The messenger explained to the boy the complications the chicken had, and the doubt the rabbis had about its kashrus. Incredibly, the boy stood up, went into his father's study, took down an old sefer, and pointed to a section that very clearly addressed this issue.
"It's kosher," the boy proclaimed, and immediately collapsed; dead with his first words ever spoken on his lips.
The messenger made his way back to the waiting Ba'al Shem Tov to repeat the entire episode.
Everyone was distraught about what had happened, and demanded an explanation for the poor boy's passing.
The Ba'al Shem Tov said:
[Here's a story within a story, so yeah- always a crowd pleaser!]
About twenty years ago there lived a great Talmid Chacham, named R' Sender Shor. Once a woman came to him with a slaughtered chicken, asking for his psak. He normally would give his full attention to whatever question came up, but this time he was in a hurry, and with a glance, told her it was Treif.
When he was niftar, his neshama came up to Heaven, and all the angels wanted to give him a huge spot as a deserving reward for his great accomplishment in Torah and Mitzvos.
"Wait!" bawked one little chicken. "I was a Kosher chicken, but this rabbi declared me unfit to eat for the Shabbos table I was destined to go to!"
The rabbi, knowing he had judged this chicken hastily, remained quiet, for he was filled with shame at this smudge on his otherwise perfect accounting.
The verdict was decided: R' Shor would be sent down back into the world, where he can rectify his mistake, and pasken the chicken (also being sent down) Kosher.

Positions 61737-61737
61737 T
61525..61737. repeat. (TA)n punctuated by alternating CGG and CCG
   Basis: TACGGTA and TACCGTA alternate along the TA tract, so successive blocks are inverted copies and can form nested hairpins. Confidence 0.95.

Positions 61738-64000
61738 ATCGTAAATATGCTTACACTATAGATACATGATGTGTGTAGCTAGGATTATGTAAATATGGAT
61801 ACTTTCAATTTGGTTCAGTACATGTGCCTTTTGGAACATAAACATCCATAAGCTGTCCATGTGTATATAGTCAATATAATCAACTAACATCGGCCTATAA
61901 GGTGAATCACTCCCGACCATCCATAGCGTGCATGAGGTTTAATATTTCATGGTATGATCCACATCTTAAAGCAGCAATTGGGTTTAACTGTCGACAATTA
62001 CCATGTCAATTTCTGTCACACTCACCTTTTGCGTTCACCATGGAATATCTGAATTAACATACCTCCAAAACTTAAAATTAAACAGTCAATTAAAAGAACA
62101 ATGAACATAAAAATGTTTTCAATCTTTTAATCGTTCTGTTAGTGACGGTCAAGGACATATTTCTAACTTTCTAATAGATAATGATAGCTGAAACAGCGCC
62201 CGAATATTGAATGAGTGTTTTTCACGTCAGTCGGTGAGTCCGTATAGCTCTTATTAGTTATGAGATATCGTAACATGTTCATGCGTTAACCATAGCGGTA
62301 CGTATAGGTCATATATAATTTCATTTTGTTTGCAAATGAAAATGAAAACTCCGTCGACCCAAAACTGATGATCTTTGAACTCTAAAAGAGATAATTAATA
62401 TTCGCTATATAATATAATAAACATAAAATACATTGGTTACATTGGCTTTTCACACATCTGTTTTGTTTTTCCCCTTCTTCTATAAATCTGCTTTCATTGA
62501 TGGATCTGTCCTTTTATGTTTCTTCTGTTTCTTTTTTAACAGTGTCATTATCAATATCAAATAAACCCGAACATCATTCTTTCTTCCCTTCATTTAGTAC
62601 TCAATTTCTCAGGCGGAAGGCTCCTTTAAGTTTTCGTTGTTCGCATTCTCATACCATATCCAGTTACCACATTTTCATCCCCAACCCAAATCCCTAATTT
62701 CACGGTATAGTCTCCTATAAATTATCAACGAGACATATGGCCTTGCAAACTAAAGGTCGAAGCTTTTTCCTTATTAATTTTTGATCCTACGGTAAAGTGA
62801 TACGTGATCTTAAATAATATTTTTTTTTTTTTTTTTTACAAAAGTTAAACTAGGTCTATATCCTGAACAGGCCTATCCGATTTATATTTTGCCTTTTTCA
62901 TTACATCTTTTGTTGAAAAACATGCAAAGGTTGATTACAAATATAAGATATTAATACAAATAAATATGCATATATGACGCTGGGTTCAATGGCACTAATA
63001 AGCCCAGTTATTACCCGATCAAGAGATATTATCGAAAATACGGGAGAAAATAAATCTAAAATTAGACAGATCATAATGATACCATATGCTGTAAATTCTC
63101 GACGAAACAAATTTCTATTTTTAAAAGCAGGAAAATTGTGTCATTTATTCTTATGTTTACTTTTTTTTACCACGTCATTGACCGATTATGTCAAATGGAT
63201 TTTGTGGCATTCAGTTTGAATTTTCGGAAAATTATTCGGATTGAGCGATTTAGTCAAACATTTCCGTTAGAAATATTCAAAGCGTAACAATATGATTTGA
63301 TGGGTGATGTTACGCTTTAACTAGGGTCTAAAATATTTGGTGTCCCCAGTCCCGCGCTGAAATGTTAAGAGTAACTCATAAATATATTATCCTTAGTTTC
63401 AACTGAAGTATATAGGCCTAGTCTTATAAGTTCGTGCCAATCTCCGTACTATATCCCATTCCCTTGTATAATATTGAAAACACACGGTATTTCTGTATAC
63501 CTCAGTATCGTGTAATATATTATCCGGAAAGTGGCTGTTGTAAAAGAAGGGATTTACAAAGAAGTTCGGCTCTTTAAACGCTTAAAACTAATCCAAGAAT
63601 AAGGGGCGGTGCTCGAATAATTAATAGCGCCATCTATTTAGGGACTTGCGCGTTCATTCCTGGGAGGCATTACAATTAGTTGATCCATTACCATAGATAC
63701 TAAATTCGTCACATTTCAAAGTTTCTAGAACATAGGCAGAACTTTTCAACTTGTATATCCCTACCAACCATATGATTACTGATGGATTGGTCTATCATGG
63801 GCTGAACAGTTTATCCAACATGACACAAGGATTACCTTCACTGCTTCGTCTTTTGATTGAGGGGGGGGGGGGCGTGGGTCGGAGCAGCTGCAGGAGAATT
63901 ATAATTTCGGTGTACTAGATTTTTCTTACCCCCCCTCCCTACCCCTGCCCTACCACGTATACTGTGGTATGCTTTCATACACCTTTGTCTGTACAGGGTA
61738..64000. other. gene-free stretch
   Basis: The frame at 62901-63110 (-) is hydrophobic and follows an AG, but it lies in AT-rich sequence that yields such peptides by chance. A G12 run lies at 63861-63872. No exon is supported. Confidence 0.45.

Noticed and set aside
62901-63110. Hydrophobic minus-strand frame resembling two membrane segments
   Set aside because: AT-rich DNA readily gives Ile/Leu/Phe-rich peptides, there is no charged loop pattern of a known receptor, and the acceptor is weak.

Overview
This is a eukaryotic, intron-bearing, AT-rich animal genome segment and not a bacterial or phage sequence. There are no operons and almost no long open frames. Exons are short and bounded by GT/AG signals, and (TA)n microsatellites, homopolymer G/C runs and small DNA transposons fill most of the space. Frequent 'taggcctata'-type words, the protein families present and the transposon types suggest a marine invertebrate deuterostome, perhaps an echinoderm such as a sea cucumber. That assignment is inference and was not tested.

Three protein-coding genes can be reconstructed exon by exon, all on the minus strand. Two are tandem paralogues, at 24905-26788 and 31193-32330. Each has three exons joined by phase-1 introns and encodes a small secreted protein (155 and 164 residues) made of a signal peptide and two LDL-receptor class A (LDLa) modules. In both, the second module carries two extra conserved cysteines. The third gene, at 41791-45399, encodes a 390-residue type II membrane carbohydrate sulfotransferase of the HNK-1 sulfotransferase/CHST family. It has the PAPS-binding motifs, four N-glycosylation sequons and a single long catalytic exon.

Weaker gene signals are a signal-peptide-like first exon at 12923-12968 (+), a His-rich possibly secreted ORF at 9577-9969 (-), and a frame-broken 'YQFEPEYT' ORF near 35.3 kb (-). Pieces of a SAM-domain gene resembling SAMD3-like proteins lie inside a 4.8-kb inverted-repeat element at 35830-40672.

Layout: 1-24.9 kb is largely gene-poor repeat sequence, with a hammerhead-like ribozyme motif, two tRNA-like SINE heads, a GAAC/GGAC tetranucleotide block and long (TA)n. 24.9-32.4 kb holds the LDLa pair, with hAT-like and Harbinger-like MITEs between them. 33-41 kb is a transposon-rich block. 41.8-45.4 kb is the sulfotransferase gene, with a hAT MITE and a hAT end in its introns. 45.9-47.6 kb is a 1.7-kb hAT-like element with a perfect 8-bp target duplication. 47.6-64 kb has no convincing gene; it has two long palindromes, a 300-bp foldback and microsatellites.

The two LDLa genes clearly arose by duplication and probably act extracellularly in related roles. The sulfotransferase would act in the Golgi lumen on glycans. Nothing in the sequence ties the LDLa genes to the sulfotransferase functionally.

"But please," Rabbi Shor begged from the Heavenly Court, "I've worked so hard my entire life to guard myself from bad deeds, or even speaking bad words. For this one misdeed, I must go through the world one more time, with all its temptations? What if I cannot achieve the same near-perfection the second time around?"
This was a good point, the Court conceded, and decreed that his neshama would go back down, but into a boy who would have special needs. He would need no perfecting, since he was perfect already. He would not be able to speak, so that his mouth should remain pure of any bad speech....
The Ba'al Shem Tov finished the story, "Today was that boy's Bar Mitzvah. As soon as his neshama finally pronounced the chicken to be Kosher, it was able to return to the high spot in Heaven that it rightfully deserved."
A friend of mine moved on Shlichus recently, and had very nice write-ups in the local papers and news websites.
He was at Costco one rainy afternoon, trying to fit all of his purchases into his car, and getting wet in the process.
A woman walked by slowly, and then continued into the store. When she came out, the Shliach was still stuffing the chairs and tables into his car.
"Are you the new Rabbi?" she asked.
Turning, he saw her, and smiled, "Why, yes!"
"I see," she said. "I saw you when I first came in, but I had read in the paper how friendly the new Rabbi was, but when you didn't say hi and introduce yourself, I thought, 'this must not be the Rabbi'..."
At a Friendship Circle barbecue here in S. Diego, I was in the middle of a group of kids and volunteers. Someone mentioned baseball, and I wanted to dazzle them with my vast knowledge of S. Diego sports. I asked, "Do you like the Pedros?"